The queer concept is used in order to question the notion that there are only two sexes, women and men, and that these sexes are opposites and have a desire for each other. This notion is typically called the hetero-norm or the binary gender norm. A queer identity can come with a wish to include all gender identities, gender expressions and sexualities, or to vary in terms of expression. In Sweden, perhaps the most common acronym when referring to individuals who do not comply with the hetero- and binary gender norm is HBTQ, where Q stands for queer, H for homo, B for bi and T for trans. Similar to the English equivalent LGBTQ, it is an acronym that keeps evolving. For example, the letter I, which stands for intersex person, is being added to the acronym with increasing frequency.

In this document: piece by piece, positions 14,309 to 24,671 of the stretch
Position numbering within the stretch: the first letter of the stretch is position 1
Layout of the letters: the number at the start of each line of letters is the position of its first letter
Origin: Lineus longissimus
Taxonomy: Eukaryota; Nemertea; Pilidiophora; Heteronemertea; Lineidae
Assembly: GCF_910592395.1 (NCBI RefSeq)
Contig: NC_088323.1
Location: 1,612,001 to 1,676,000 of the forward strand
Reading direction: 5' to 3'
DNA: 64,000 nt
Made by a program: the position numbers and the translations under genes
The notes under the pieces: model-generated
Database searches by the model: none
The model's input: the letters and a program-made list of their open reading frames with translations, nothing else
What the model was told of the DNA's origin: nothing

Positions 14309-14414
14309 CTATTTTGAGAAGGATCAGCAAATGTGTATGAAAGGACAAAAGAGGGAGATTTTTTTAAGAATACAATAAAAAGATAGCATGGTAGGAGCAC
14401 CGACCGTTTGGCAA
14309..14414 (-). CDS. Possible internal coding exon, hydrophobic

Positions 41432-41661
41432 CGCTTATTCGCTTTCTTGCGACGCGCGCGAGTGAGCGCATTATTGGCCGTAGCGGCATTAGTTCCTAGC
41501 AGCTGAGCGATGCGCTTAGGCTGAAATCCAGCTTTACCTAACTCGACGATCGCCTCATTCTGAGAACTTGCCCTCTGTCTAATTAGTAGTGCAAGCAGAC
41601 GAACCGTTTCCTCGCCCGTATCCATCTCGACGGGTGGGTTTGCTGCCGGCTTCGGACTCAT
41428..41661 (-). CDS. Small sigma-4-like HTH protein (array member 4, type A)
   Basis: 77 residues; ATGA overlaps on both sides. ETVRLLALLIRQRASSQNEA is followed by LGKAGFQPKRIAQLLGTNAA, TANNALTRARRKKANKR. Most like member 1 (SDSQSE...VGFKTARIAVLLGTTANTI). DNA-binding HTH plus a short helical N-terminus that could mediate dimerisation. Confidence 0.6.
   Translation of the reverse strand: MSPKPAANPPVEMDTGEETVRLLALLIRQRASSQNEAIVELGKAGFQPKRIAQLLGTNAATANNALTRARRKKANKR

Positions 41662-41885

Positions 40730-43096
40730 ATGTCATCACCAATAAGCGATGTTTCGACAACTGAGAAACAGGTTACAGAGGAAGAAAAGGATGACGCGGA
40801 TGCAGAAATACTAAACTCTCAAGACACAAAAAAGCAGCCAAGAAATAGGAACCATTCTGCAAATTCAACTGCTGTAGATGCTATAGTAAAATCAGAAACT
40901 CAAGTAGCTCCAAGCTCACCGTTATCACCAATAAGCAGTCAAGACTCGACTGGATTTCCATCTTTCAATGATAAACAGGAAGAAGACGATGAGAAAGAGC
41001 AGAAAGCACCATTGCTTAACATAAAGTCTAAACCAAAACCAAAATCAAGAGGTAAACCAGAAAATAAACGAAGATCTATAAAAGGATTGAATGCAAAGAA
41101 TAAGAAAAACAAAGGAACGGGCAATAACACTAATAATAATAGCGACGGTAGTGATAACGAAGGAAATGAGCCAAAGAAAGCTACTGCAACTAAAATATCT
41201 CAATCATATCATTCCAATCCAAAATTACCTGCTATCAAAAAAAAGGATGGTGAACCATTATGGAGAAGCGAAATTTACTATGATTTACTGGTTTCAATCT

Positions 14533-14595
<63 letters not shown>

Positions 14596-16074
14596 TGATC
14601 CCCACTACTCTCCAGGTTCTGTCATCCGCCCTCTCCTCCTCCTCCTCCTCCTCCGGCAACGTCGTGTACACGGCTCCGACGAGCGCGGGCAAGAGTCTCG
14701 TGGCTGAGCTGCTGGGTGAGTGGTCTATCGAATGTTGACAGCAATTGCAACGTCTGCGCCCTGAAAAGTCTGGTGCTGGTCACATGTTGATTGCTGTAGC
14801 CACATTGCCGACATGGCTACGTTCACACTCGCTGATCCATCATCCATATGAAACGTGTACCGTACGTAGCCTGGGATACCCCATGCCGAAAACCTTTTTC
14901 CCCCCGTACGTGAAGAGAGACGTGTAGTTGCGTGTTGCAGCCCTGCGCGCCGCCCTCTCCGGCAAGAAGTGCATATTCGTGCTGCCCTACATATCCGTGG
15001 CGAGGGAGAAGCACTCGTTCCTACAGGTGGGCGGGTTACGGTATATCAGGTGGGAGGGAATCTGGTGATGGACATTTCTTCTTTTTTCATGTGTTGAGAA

Radical activists began to use the word queer in the 1980s, and prior to that it had been used as a derogatory term for mainly homosexual, bisexual and trans persons. However, in queer theory, the term does not refer to an identity but rather a critical approach to prevailing norms related to gender and/or sexuality. Queer theory is commonly used as an umbrella term for various theoretical perspectives that have been developed since the 1980s in order to analyse sexuality as historically determined relations, identities, structures and values. These perspectives are based on the view that phenomena such as heterosexuality, woman and man should be considered social constructions, as well as on a questioning of sexual identity as a personal trait.